WHAT WILL THE EMPOWERING COMMUNITIES FOR PUBLIC SAFETY ORDINANCE DO? 

The ordinance will fundamentally transform policing and public safety in Chicago by

(1) creating a  Community Commission on Public Safety,

(2) creating District Councils, and

(3) creating an opportunity  for additional democratic reform. 

WHAT IS THE COMMUNITY COMMISSION ON PUBLIC SAFETY? 

  • The Community Commission will be a seven-member body, nominated by elected community members,  selected by the Mayor, and confirmed by the City Council. The Commission will have several key powers:  

  • Play a central role in selecting and removing the Police Superintendent, COPA Chief Administrator,  and Police Board members. No one will be selected for one of these positions without the Commission’s  support. 

  • Set Police Department policy. Both the Police Department and the Commission can draft Police  Department policy, but nothing will become policy without the Commission’s support. This will ensure  that policy reflects best practices and community values and needs. 

  • Promote community engagement and transparency.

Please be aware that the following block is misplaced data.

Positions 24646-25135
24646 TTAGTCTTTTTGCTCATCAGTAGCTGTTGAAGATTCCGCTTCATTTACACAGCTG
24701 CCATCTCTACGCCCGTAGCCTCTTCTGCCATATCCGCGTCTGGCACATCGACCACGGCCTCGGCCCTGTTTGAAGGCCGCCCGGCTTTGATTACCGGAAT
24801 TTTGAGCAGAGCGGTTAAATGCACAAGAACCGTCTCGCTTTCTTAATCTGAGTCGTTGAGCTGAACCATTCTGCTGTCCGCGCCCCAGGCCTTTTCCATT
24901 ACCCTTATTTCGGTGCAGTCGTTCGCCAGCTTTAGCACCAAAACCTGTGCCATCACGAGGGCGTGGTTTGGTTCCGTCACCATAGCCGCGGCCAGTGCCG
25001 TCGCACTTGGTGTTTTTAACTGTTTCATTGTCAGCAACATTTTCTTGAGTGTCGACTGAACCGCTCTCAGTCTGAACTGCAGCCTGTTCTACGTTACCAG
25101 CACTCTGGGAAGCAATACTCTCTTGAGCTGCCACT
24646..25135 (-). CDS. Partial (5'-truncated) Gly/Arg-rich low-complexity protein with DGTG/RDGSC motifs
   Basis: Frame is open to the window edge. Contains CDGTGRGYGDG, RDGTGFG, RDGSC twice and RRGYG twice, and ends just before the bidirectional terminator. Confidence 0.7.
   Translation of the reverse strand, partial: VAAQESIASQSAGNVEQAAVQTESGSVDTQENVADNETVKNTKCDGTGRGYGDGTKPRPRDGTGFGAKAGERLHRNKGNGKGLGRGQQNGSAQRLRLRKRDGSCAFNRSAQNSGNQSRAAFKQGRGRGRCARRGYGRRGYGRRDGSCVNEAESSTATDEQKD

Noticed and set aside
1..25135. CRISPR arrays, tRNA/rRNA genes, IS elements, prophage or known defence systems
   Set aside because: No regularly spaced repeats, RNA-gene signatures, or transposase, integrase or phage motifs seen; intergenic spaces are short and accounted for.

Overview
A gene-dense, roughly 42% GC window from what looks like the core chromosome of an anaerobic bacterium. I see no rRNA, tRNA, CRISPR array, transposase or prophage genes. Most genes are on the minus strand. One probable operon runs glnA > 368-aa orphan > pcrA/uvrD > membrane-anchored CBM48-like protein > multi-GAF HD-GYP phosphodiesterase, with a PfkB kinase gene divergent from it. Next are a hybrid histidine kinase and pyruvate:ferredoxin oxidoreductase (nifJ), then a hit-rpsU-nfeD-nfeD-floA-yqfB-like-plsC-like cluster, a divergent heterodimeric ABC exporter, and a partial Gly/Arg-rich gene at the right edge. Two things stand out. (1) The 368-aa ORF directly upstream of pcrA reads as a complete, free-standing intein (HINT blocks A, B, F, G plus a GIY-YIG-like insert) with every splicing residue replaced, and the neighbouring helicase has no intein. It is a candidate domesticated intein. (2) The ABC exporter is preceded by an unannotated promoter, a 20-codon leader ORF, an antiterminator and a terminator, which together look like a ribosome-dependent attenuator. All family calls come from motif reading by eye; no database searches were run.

WHAT ARE DISTRICT COUNCILS? 

District Councils will be created in each of the City’s 22 police districts, and will be made of up three people  elected in regular municipal elections. The District Councils will have several key roles:

 

  • Build connections between the police and the community at the district level, where the community is a  true partner in generating and implementing public safety measures. 

  • Work with the community to get input on police department policies and practices. 

  • Hold monthly public meetings where residents can work with the police on local initiatives, and raise  and work to address concerns about policing in the district. 

  • Nominate members of the citywide Commission. The Mayor must choose Commissioners from a list of  nominees created by the District Councils. 

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HOW DOES THE ORDINANCE CREATE AN OPPORTUNITY FOR ADDITIONAL DEMOCRATIC REFORM? 

  • The 2022 primary ballot will include a binding referendum that asks Chicago voters if they want to directly elect the members of the Commission and expand its powers. 

  • If the referendum passes, the elected Commission would have the power to hire and fire the Police Superintendent and COPA Chief, and to select and remove Police Board members; the power to set the  Police Department budget; and the power to negotiate police union contracts.

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